But like Adisa, they never returned.  That was the beginning of the end.

Their parents who remained in Baiyewu advanced in age.  They did not have the strength and vigor of youth, and could not care for the land as needed.  The harvests dwindled year after year.  Farming was no longer as lucrative as it used to be.  Able-bodied men and women left Baiyewu in search of work.

They never returned.

In this vulnerable state, Baiyewu was invaded by marauding enemies.  They slaughtered the inhabitants and razed the village to the ground.

And then, they left.

Adisa’s parents were not spared.

After the invasion, Adisa finally decided to visit Baiyewu.  He travelled along the same road that he had taken out of Baiyewu when he was a boy.  But it was no longer old or dusty.  It was black and smooth, a brand new road, tarred with Ayanfe money.

Adisa stopped his car in front of the sign that read “Baiyewu.”  But he did not recognize his hometown.  Everything was covered in ashes.

Outside the place where his parents’ hut used to stand, he read the last line from the final letter he received from them:

Come and visit.

Now, he had come.  To what?

Baiyewu no longer existed.

The air was rife with rumors that the invaders were local Ayanfe men, pretending to have come from far away.  It was also rumored that the Oba of Ayanfe had plans to revive the village and turn it into a district of Ayanfe.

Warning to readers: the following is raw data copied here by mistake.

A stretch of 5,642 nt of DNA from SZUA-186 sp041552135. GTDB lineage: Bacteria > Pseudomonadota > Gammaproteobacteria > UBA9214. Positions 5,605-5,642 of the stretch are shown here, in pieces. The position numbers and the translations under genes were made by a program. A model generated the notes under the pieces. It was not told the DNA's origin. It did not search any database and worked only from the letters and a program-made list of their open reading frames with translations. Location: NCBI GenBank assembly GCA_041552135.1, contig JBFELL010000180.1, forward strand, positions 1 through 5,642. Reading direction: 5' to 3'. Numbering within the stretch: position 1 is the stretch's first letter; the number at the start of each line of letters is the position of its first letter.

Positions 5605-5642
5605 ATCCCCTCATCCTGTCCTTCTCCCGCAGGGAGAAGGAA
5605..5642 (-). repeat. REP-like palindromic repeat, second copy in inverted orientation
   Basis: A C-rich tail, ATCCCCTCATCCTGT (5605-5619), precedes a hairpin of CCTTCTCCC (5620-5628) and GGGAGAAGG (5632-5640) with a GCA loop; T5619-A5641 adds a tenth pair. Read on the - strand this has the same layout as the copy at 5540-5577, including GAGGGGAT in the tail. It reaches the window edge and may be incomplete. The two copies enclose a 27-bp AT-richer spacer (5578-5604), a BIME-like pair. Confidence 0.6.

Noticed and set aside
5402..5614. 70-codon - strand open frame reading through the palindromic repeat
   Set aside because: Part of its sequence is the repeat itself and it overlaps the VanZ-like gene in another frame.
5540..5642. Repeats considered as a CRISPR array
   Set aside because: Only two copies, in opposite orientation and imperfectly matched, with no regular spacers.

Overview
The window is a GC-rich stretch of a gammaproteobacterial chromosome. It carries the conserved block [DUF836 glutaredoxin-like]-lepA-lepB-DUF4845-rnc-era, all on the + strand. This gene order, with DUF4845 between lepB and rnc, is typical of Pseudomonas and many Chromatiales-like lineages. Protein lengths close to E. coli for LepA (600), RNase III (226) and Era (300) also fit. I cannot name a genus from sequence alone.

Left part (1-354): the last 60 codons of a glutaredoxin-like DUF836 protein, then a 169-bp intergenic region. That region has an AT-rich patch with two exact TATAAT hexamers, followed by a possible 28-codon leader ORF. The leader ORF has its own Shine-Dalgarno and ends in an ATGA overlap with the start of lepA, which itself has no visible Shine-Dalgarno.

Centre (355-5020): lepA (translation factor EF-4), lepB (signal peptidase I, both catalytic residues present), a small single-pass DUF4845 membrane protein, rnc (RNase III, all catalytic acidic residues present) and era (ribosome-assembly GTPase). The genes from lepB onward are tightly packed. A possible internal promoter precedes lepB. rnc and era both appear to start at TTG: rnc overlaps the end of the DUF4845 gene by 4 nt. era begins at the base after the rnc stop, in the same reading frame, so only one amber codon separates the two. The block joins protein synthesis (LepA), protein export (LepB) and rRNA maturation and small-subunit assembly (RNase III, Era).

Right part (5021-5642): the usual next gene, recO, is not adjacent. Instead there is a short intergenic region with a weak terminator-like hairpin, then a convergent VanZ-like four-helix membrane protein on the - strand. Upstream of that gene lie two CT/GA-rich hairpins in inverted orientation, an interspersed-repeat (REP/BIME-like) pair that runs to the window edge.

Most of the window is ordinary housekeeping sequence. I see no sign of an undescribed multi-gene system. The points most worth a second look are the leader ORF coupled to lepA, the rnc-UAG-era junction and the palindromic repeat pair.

Whether these rumors were true or not, Adisa did not know.

After leaving the spot where his parents’ hut used to stand, Adisa did not take the road that led deeper into the heart of the village.  He had seen enough.

Instead, he hopped back into his car.  He knew he could never return home again because there was no home to return to.  The only place where he could visit Baiyewu as he remembered it, was in his memories.

But as he drove back to Ayanfe, to his beautiful wife, Morolake, and to the life he had built in Ayanfe, he remembered the words of the late Oba of Baiyewu:

“Good ideas can lead to disaster.”

Those words haunted Adisa.  He feared they would continue to haunt him for the rest of his life because he felt in a way that he was responsible for the fate that had befallen Baiyewu.  But he took comfort in Morolake’s words:

“Baiyewu may be gone, but there is still a remnant.  They live right here in Ayanfe.  They can rebuild Baiyewu.  What about the lives of men, women and children from Baiyewu who were saved by coming to Ayanfe?”

Adisa considered her words and took comfort in them.

He understood that though the words of the late Oba of Baiyewu were true, they were not completely true.  Good ideas could unintentionally lead to disasters.

But good ideas could also save lives.

# # #

If you haven’t already, you should check out previous flash fiction stories, including:

Elevator Ride

Without His Approval

For the Love of Plantain

See you next Friday.  🙂

*Ayanfe means Favored One

*Baiyewu means As life wants it